How much my own journey the last few years reflects our national journey, from all of us feeling disconnected and alone, each fighting our own individual battles in a feeling of “you’re on your own” to finding ways to connect with each other, communicate with each other, and achieve larger goals through this medium of exchange we call the Internet. Whether we blog at large community blogs or in our own small spaces, whether we connect with thousands and have a national audience or just connect with friends and family on facebook, we are all finding a place here to express ourselves and find others who share our values and ideals. And we’ve come together in ways we never might have expected. I certainly didn’t see myself in those dark days of depression coming into a politically active community of people who have grown to be good friends and who have achieved so much together. My personal and political journey as an individual reflects a larger national journey that we all have walked or are now learning to walk, as even the most selfish among us start to be called to a new age of accountability and responsibility for others. It is in helping to create new possibilities for others that we are often able to connect with ourselves and find our own way again.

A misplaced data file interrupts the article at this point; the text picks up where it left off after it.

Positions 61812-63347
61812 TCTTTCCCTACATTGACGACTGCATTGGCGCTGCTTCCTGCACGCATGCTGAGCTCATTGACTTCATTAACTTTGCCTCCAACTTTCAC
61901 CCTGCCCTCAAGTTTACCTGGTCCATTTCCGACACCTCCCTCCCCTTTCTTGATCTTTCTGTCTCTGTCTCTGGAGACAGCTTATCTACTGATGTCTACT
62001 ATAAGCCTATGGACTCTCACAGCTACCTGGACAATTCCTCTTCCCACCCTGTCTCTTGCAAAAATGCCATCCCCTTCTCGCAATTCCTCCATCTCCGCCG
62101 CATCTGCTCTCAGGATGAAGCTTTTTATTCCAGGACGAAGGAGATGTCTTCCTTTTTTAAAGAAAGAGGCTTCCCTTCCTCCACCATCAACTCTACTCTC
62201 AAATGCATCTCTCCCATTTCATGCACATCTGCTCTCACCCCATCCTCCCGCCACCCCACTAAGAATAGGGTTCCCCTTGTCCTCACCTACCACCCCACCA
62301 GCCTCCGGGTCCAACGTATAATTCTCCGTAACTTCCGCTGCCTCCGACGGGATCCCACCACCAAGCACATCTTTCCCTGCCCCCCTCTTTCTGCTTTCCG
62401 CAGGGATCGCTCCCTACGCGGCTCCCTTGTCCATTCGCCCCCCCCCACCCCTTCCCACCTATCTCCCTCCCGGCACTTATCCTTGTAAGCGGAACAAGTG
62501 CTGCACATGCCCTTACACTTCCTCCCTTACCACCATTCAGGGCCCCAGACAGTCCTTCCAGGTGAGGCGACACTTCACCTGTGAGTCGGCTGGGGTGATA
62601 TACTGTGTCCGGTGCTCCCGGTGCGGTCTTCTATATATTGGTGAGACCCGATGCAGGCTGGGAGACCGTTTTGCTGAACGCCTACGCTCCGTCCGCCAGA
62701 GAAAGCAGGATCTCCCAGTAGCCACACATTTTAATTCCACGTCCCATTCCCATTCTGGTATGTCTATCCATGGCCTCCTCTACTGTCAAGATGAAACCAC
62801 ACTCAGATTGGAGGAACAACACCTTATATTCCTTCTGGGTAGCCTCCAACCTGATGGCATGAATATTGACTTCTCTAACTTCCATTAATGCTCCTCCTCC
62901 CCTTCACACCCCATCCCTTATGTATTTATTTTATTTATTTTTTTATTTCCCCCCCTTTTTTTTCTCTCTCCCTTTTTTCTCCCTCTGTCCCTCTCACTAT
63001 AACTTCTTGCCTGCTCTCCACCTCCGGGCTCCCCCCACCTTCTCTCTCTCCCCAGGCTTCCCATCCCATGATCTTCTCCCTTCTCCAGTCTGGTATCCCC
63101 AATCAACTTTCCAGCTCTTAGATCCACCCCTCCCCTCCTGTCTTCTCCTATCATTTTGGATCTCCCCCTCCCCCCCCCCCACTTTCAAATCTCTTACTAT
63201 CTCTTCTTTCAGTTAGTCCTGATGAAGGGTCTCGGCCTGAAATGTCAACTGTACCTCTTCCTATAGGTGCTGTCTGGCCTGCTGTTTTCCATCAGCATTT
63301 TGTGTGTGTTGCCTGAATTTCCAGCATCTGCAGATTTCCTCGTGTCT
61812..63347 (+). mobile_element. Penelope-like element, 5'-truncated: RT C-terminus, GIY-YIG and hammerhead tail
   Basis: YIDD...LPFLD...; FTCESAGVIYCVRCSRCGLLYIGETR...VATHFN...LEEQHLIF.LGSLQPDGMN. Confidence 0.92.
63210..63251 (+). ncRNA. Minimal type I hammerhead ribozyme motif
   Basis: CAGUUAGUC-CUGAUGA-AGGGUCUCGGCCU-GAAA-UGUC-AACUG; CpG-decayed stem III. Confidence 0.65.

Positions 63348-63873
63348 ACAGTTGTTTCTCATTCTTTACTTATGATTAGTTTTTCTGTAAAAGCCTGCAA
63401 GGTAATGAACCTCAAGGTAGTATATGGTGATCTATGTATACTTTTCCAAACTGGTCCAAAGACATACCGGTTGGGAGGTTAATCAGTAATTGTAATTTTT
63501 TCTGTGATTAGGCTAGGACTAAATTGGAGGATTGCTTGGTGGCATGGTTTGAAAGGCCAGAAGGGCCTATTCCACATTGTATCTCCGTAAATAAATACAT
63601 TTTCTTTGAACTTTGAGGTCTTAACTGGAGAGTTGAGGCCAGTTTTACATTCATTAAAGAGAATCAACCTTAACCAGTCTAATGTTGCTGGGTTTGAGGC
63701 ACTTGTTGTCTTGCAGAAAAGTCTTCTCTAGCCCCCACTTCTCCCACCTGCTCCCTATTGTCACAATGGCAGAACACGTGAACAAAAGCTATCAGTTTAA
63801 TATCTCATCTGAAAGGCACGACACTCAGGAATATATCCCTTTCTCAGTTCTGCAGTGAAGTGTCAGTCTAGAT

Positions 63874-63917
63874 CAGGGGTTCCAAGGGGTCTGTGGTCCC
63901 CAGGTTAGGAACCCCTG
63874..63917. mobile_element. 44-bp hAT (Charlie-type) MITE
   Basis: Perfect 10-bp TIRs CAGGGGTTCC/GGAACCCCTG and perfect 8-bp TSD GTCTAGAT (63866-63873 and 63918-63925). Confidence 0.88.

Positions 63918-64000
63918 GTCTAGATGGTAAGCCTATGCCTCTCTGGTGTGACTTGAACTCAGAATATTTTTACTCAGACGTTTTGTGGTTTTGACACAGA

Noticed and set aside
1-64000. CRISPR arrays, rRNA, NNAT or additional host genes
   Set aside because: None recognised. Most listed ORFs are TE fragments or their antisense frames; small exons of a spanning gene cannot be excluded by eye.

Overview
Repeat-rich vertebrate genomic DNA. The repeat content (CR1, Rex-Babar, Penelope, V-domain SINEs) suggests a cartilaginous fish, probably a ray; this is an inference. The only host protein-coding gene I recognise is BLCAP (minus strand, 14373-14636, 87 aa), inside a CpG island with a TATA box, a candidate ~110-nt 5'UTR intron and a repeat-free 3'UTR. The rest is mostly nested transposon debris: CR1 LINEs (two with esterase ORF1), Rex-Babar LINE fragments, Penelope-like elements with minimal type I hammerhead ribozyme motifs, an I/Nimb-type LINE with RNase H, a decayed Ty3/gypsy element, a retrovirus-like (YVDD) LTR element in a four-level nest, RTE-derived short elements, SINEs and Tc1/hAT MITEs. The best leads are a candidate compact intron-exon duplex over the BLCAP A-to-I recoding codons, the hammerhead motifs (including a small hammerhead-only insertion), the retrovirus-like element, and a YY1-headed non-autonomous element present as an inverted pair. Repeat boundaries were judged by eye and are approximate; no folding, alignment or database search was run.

I hope our feelings of community and learning to share this space in our world can lead us all to value our own communities and spaces, help us connect with the places we live in and build them into larger wholes, too. And I hope, perhaps just as the WPA created a place for so many artists to be able to express themselves, we can find room in our public works for art again, and help another generation of talent come to express themselves artistically, too.


Tasty Painting — Margaret Morrison

March 8th, 2009


Look yummy, don’t they?

They’re painted… more about Margaret Morrison here at lines and colors.